EDF is a co-partner in an EU-funded project called VIVID-T focusing on humanitarian action, volunteering, and disability. Read the experience of Lucy Barlow, a volunteer for this project.
It has been a thought-provoking and enriching learning experience volunteering online with CBM Ireland on the VIVID-T project. Due to COVID-19, I knew I would be working remotely for most of my time with CBM. Therefore, I was slightly apprehensive that I would be stuck behind a computer screen with minimal opportunities to interact with other staff members. Luckily, this is not the case; there are weekly team meetings within CBM Ireland and the VIVID-T team. This constant communication has been one of the most valuable aspects of my work. I believe that there is so much to learn from other colleagues whose expertise is extensive in the humanitarian and development sectors.
COVID-19 has highlighted the importance and advantages of online volunteering to people and not-for-profit organisations, including increased opportunities for persons with disabilities and connecting more significant numbers of people worldwide. The VIVID-T project aims to promote the opportunities that volunteering presents for persons with disabilities who are often excluded from humanitarian aid. To facilitate this aim, one of the partner organisations, Viatores Christi, carried out exciting research. They explored perceptions, opportunities, and challenges related to inclusive online volunteering and humanitarian aid. They found that participants believe it is an incredible opportunity for all, including persons with disabilities, especially when compared to offline volunteering opportunities, as there are very few in development work. The researchers identified challenges associated with recruitment, training, volunteer management, and disability-related assistive technology. Through working remotely on VIVID-T, I have become aware of some of these challenges, such as potentially complex tasks associated with technology. It can be overwhelming learning how to navigate an organisation’s online space and figuring out how to locate, download, and upload specific files to the correct places. I am very grateful that I can communicate easily with the VIVID-T team and CBM Ireland through Microsoft Teams chat and video and via email. It provides a tremendous sense of ease, knowing that you can receive help and guidance whenever you need it. This particular aspect of my work made me aware of the importance of creating a team environment where online volunteers, feel that they can reach out to team members and mentors, where we feel included.
One element of the VIVID-T project that I have particularly appreciated is its emphasis on Disabled Persons Organisations (DPOs) being consulted for every training event online and offline to ensure that no one is left behind. It has taught me the pivotal role that DPOs play in ensuring disability inclusion in every aspect of life. I have attended exciting digital accessibility webinars, including learning how to make Word Documents, PowerPoint, social media, and much more accessible. These webinars have highlighted that inclusive online practices are straightforward to learn and effortless to apply. However, I believe that most people and organisations are not educated about digital accessibility, which presents challenges for persons with disabilities who aim to volunteer online. One of the partner organisations, the European Disability Forum (EDF), webinar on “the impact of inclusive volunteering” was intriguing. Speakers discussed the need to create accessible application processes for people with disabilities, including accessible interview processes, assessing the volunteers’ needs, and sufficient resources in terms of staff and funding. While this point did not directly address online volunteering, similar procedures would apply. I am optimistic that inclusive online volunteering could become significantly more universal if organisations in the humanitarian and development sectors put funds towards digital accessibility training and consulted DPOs throughout the entire process.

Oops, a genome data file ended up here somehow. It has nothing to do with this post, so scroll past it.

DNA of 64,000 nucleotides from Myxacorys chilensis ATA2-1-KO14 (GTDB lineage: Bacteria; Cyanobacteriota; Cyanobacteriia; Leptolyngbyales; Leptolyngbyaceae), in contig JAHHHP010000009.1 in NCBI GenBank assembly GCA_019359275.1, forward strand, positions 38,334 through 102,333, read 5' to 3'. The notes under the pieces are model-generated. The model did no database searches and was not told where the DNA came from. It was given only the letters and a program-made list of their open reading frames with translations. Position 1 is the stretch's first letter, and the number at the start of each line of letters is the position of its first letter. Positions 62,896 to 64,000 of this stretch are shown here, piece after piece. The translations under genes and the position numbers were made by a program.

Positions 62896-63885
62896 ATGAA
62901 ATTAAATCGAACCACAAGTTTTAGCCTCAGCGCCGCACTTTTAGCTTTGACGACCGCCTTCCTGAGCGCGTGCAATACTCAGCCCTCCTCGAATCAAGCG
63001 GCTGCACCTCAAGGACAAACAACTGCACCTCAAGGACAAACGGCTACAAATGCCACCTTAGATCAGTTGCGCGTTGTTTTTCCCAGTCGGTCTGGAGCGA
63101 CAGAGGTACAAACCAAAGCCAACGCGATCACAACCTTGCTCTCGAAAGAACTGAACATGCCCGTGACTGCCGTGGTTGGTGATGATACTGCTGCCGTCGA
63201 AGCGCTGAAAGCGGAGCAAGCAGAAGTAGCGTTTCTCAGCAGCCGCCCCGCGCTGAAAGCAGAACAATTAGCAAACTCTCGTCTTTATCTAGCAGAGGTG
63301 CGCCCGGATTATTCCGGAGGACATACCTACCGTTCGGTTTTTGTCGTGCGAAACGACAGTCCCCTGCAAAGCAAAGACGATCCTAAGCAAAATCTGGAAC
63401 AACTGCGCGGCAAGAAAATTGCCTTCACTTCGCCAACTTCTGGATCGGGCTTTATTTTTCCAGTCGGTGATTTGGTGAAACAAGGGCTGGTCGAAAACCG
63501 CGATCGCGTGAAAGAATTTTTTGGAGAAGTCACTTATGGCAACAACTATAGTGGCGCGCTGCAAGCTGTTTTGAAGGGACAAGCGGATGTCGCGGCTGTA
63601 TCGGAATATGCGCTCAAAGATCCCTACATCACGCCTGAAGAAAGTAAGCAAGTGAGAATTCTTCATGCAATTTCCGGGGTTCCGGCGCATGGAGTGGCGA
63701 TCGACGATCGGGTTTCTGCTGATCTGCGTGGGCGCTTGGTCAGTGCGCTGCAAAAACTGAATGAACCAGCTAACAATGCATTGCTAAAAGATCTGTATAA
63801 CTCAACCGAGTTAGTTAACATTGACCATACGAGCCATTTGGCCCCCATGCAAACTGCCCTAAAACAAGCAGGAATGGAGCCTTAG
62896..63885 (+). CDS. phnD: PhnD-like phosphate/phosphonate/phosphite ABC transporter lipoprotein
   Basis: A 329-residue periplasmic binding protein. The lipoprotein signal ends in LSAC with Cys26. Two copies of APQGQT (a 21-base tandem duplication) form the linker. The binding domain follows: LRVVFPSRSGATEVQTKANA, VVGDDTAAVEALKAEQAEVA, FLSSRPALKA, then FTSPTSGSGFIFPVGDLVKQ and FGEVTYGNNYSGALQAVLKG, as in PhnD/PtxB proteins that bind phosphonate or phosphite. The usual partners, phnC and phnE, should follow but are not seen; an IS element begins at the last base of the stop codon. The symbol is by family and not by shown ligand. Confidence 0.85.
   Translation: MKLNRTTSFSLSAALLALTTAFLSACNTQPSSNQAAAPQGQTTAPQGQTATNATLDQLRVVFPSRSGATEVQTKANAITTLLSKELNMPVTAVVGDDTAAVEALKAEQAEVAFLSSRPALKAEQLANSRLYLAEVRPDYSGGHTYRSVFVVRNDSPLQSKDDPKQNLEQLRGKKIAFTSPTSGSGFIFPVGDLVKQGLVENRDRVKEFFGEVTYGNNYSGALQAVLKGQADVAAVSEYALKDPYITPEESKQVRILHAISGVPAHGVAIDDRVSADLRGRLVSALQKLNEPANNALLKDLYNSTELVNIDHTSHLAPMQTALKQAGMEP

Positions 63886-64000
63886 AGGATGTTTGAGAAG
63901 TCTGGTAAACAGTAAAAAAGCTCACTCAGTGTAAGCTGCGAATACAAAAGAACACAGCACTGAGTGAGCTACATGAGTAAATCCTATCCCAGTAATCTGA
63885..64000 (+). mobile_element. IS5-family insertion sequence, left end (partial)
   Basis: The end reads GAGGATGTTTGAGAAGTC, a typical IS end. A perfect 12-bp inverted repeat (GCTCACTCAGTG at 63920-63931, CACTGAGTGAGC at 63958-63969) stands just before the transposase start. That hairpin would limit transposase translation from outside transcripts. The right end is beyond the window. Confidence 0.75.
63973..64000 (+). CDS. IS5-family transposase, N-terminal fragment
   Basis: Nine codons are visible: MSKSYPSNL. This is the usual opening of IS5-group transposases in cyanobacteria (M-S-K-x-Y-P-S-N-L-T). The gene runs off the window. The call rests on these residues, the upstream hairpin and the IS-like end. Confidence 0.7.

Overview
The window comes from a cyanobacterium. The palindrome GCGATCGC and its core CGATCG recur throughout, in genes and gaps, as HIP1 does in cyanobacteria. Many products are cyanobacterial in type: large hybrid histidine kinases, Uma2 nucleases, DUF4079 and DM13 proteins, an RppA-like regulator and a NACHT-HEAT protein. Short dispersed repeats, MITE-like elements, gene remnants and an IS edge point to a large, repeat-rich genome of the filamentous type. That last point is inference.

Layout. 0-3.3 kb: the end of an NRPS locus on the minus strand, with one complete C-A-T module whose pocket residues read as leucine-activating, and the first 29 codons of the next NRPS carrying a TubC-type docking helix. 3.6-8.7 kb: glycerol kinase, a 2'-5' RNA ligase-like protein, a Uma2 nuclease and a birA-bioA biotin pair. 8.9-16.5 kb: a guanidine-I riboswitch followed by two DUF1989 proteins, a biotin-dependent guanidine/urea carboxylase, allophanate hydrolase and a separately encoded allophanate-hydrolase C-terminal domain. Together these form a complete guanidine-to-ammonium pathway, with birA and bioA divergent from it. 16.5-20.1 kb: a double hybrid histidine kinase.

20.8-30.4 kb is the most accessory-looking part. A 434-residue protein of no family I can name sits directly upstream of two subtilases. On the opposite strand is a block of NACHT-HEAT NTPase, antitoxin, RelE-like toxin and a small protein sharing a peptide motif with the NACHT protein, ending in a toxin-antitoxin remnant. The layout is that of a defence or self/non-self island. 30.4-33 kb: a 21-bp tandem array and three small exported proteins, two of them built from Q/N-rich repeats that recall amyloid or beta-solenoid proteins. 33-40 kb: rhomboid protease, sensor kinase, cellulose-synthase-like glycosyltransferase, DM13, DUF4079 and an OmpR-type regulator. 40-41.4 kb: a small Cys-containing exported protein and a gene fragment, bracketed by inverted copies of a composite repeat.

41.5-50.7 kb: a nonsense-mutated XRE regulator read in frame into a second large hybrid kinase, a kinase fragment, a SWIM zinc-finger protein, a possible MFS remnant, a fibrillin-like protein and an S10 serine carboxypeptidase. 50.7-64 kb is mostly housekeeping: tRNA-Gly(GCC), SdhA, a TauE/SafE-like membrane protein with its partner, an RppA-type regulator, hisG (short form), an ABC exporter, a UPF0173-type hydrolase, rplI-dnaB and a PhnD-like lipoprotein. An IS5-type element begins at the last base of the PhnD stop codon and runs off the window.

From my personal experience of online volunteering and the training events and webinars I have attended, I have gained some insights into the steps that should be taken to ensure valuable online volunteering for persons with disabilities. Organisations must ensure the workplace is inclusive and accessible with for instance assistive technology available when required. In addition, organisations must adopt online inclusive practices and tools, including accessible communication platforms such as Zoom. A crucial advantage of online volunteering is the potential to work from the comfort of your own home. This aspect removes barriers associated with trying to work in the field or accessing an office. More broadly, I have found that online volunteering is an incredible opportunity to connect with people worldwide and experience collaborative learning environments. Throughout some of the VIVID training events, I have heard invaluable insights from people working in the field and whom I may not have gotten the opportunity to meet if these events could have taken place face to face.
I have thoroughly enjoyed my online volunteering experience on the VIVID-T project. I particularly value how much I have learned about the many advantages online volunteering presents for all, including persons with disabilities, and the challenges that organisations must address to create valuable, inclusive volunteering. One of the VIVID-T aims is to promote volunteer work for persons with disabilities in humanitarian aid; however, it goes much further than that, in my opinion. I believe it emphasises the necessity for persons with disabilities to be recognised and included in every aspect of life, whether in humanitarian aid or simply trying to navigate a website or Word document.